The Condit Dam Removal and Moving Forward in the White Salmon River
The existence of Condit Dam has been a blink of time in the history of the White Salmon watershed.
Since time immemorial, the White Salmon River has originated from the southwestern slope of Mount Adams. The White Salmon River, m?t'úla wana, was named for the white salmon. White salmon spawned here, the salmon eggs grew and went towards the ocean. They grew more and then they returned.
In those days, salmon were in abundance. Many tribal members would gather along the banks to fish from the rocks or river. The unique rainfall pattern in this area—wet on the west side, dry on the east side—produced a remarkable variety of foods and medicines that cause the White Salmon to be an important food gathering center for tribal members. People would gather here to hunt, fish, and gather berries and hazelnuts. Even today, the trained tribal eye can detect places where our elders fished, hunted, made baskets, and stored food.
On the confluence of the White Salmon and Columbia Rivers, there is a village that is central to some of our oral traditions. The mouth of the White Salmon is also a traditional trading area that our elders refer to as namnit. At the end of the fall salmon run, houses and drying sheds would have been visible along both banks of the White Salmon River.
Change began when nearly a century ago, when 125-foot high Condit Dam was constructed on the White Salmon River to provide cheap electricity in a region hungry for industrial development. The decision to block the White Salmon River for hydropower came at a price; the abundant salmon, steelhead, and lamprey that once returned there were lost. Also lost were the tribal fisheries and cultural activities that are inseparable from the presence of these foods. All life is intertwined.
Yesterday, the removal of the Condit Dam was begun—a happy day for tribal members, the salmon, and for the White Salmon River itself. Fourteen years have passed since PacifiCorp, the Confederated Tribes and Bands of the Yakama Nation, Columbia River Inter-Tribal Fish Commission (CRITFC) co-sponsored the first engineering study that suggested dam removal could be a cost-effective option. From here, the Yakama Nation and CRITFC engaged in negotiations that led to an agreement to consider dam removal. This initial agreement served as the foundation for further negotiations with an array of agencies and environmental organizations and PacifiCorp's eventual decision to remove the dam.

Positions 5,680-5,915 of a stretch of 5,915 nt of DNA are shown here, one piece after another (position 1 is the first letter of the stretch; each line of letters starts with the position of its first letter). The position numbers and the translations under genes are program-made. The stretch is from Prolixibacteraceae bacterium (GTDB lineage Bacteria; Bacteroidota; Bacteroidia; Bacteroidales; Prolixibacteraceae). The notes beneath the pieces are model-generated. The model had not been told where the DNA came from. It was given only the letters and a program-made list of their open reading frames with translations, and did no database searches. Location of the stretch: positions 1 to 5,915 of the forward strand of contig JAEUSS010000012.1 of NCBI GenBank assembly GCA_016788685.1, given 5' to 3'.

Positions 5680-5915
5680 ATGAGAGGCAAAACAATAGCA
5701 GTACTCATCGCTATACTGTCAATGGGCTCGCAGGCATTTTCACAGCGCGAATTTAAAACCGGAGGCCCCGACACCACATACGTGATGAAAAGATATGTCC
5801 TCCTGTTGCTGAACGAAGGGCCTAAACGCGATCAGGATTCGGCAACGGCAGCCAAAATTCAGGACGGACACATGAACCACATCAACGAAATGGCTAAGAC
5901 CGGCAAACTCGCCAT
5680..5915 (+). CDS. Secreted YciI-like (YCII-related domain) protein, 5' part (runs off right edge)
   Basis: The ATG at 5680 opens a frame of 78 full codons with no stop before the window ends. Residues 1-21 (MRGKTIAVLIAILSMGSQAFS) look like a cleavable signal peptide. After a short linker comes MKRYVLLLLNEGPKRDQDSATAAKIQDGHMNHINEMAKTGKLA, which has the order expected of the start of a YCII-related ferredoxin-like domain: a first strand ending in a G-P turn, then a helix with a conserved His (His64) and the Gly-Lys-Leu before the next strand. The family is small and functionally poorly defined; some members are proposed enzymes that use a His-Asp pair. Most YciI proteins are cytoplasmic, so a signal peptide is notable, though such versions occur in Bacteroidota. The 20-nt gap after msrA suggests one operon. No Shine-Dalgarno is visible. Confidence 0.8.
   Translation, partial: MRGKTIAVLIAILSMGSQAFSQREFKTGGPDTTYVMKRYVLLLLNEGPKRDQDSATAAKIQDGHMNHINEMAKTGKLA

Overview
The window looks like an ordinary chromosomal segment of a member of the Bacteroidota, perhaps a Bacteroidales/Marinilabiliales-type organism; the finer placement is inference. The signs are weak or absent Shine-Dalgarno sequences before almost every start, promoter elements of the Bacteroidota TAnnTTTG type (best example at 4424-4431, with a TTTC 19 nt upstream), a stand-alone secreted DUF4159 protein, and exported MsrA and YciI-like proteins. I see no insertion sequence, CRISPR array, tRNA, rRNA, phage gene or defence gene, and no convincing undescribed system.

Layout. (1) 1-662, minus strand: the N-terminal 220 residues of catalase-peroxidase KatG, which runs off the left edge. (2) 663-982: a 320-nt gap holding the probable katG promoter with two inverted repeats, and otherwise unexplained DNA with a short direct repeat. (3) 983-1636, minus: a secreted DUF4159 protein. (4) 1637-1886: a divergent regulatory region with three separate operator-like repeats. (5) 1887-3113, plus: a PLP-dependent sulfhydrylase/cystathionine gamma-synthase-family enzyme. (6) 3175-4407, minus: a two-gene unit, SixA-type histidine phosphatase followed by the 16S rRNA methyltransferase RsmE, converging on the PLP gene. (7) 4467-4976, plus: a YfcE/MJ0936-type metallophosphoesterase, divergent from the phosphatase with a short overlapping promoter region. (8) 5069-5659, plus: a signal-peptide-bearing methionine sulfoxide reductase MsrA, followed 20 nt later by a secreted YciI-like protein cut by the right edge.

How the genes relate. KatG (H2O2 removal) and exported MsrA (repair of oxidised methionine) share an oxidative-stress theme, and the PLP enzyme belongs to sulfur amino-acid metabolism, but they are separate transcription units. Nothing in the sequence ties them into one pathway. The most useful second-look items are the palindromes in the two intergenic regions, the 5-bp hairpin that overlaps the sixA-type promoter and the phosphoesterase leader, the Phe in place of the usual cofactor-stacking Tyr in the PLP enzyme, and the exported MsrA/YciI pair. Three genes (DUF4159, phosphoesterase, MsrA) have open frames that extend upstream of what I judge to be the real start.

The second-largest dam to be removed for fish passage in the United States, Condit Dam’s removal represents more than crumbling concrete. Working in partnership will once again allow us all to witness the salmon's cycle of life which nourishes the watershed and our people.
As children, we learned the importance of water. Water is the foundation of all living things it is the first food to be placed at our ceremonial table. As adults, we learned that when we fix the water and restore the land to its historical conditions we restore resources around it.
One restoration and partnership example began twenty years ago when the Bonneville Power Administration assisted us with the purchase of a wheat field. When we applied the teachings of water-first to restoration, this resulted in the return of our traditional foods and medicine. After a seventy year absence, the wapato (potato) returned without seeds and without planting.
The removal of Condit Dam will be the first step in restoration for the White Salmon River ecosystem. For the first time in nearly 100 years, salmon and steelhead will be able to return to their ancestral spawning grounds above the dam, countless miles of habitat will be reopened, and lamprey will be given a much needed refuge. The wetlands and meadows that have provided traditional foods and medicines for our people can begin the healing process.
Our elders say the White Salmon basin, xwáshxway'pum (blue jay country), was a paradise. Recently, one of our elders chose to be buried here next to his father, xwáshxway (blue jay). Even though his family has inherited land along the White Salmon River, this decision came as a surprise to the younger generation. After dam construction began, there was a loss of resources which resulted in a gradual decline in the use of the basin. Now, we know that this elder had the foresight to lead a path for future generations and those not yet born.
After 100 years, the river is being returned to the salmon and the Yakama people. We have been taught that when we fix the water the traditional foods will follow. When we fix the White Salmon River; salmon, steelhead, and lamprey will follow. Our tribal members will be there to greet them because íchi tímani tiichám iwa niimi. This land is a part of us.
Emily Washines, Yakama/Cree/Skokomish, is the Restoration and Remediation Coordinator for the Yakama Nation Fisheries Program, has a Master of Public Administration from the Evergreen State College, and is a former Miss National Congress of American Indians.
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